Part science fiction, part dystopian fantasy, part radical socialist tract, Jack London's The Iron Heel offers a grim depiction of warfare between the classes in America and around the globe. Originally published nearly a hundred years ago, it anticipated many features of the past century, including the rise of fascism, the emergence of domestic terrorism, and the growth of centralized government surveillance and authority. What begins as a war of words ends in scenes of harrowing violence as the state oligarchy, known as "the Iron Heel," moves to crush all opposition to its power. For more than seventy years, Penguin has been the leading publisher of classic literature in the English-speaking world. With more than 1,700 titles, Penguin Classics represents a global bookshelf of the best works throughout history and across genres and disciplines. Readers trust the series to provide authoritative texts enhanced by introductions and notes by distinguished scholars and contemporary authors, as well as up-to-date translations by award-winning translators.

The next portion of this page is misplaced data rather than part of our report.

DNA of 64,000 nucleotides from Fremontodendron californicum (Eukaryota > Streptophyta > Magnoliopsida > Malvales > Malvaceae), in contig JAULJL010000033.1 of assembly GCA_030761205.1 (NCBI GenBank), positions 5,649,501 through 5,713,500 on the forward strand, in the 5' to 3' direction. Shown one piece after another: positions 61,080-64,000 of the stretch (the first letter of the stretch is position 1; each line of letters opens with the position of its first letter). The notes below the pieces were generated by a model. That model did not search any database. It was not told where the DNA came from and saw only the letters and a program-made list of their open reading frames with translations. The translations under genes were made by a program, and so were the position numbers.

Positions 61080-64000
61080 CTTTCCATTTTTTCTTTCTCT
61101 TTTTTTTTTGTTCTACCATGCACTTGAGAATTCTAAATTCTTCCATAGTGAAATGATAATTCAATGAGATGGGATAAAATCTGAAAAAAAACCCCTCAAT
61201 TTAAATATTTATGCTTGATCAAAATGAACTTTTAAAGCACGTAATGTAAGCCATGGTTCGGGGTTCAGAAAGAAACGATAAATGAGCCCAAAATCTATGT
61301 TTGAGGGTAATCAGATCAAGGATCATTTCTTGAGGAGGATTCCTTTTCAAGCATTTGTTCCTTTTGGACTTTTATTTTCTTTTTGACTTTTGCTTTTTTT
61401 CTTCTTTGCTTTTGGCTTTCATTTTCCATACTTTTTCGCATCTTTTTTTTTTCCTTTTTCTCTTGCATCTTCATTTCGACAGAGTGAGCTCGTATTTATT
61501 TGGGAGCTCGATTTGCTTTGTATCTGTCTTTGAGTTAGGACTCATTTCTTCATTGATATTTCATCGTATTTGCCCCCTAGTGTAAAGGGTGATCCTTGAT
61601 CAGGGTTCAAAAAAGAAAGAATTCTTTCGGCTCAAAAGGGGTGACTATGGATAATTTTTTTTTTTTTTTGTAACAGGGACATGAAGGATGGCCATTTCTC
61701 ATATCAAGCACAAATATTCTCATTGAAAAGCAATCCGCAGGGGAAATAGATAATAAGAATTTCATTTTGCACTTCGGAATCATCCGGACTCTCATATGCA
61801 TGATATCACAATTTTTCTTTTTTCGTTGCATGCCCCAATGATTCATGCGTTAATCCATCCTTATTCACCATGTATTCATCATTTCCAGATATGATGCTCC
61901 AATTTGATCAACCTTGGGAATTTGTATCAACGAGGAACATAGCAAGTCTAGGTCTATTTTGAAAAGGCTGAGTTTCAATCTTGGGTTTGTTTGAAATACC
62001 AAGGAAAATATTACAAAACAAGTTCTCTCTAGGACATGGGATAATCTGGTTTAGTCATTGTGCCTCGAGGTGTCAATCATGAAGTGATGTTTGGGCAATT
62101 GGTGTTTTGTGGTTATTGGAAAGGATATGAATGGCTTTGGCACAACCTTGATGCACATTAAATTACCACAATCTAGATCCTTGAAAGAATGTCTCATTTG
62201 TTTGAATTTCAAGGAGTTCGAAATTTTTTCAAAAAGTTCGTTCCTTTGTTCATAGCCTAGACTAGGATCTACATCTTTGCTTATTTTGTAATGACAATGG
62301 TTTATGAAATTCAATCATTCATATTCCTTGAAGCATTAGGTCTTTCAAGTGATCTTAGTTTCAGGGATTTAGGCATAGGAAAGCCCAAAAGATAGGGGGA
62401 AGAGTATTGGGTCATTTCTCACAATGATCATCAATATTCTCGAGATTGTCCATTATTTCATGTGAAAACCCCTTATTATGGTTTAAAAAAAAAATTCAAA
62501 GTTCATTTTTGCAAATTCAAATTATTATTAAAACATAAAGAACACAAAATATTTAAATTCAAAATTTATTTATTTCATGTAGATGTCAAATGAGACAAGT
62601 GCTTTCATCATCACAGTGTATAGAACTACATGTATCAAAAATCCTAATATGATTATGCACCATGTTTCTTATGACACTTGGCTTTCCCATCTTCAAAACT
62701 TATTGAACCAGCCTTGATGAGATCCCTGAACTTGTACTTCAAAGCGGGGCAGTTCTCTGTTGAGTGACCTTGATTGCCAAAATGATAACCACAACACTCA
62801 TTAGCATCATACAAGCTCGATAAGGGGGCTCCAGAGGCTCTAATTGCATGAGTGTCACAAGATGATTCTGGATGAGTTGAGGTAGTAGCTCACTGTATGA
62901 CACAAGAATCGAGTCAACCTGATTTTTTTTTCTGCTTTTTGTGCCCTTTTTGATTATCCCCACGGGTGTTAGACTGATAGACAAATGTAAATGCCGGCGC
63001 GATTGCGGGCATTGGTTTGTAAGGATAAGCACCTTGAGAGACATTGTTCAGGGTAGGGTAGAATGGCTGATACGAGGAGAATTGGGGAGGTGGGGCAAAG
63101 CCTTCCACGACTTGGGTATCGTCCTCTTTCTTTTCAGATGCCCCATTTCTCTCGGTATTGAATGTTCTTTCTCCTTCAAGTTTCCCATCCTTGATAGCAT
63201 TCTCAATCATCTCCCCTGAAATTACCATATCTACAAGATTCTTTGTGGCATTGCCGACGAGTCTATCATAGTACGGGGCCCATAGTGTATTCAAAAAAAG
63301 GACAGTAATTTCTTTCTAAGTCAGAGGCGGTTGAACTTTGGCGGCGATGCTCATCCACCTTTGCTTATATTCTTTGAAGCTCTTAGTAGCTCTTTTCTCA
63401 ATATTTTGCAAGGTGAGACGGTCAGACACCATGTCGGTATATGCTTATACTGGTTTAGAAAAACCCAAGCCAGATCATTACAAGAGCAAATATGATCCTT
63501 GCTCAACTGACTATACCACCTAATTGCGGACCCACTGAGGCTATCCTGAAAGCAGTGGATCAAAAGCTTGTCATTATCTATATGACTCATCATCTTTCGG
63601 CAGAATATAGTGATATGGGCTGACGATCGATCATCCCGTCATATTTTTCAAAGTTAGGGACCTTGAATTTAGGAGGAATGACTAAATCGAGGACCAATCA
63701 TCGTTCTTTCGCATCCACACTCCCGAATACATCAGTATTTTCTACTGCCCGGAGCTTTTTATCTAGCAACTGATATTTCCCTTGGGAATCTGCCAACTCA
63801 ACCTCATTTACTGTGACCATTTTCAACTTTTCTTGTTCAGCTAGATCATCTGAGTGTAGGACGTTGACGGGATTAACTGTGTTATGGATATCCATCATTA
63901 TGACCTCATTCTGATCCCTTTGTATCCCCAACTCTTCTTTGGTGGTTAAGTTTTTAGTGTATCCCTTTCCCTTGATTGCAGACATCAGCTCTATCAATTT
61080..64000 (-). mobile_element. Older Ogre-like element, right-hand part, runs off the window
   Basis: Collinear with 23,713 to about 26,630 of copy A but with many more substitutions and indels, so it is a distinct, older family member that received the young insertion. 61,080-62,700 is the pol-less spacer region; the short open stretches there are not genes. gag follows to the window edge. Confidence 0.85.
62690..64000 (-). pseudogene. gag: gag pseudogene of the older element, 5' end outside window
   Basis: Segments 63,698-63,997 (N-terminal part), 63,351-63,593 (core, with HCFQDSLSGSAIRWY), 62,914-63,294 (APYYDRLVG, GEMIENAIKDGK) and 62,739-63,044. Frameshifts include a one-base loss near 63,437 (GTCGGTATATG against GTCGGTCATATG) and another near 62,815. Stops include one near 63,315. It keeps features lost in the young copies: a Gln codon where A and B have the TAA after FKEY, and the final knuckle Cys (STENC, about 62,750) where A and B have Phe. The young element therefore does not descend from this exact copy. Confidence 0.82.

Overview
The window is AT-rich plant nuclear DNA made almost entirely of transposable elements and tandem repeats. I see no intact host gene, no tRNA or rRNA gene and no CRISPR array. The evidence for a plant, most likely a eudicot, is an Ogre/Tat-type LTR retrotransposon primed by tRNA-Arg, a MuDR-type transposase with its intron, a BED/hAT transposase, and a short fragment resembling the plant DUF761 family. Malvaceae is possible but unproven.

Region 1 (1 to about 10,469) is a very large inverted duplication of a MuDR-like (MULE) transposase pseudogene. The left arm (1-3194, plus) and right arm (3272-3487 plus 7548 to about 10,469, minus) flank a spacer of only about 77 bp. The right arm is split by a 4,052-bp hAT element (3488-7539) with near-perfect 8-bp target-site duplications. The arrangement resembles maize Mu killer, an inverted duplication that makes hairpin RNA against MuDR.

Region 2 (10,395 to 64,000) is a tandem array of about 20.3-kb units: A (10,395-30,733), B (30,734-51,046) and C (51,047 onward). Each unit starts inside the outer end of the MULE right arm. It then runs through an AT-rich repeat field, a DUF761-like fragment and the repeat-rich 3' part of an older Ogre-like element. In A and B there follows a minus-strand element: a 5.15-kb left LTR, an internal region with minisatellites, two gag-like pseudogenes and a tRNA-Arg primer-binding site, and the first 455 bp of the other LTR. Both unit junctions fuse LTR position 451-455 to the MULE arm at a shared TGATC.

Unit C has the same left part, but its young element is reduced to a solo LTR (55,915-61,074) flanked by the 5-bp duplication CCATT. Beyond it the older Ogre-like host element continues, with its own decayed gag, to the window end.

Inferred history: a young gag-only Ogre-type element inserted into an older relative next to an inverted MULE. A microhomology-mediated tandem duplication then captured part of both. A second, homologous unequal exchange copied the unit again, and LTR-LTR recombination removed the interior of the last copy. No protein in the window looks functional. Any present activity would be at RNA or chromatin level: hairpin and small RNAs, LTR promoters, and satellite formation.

Jack London (1876-1916) was born John Chaney in Pennsylvania, USA. In 1896 he was caught up in the gold rush to the Klondike river in north-west Canada, which became the inspiration for The Call of the Wild (1903) and White Fang (1906). Jack London became one of the most widely read writers in the world.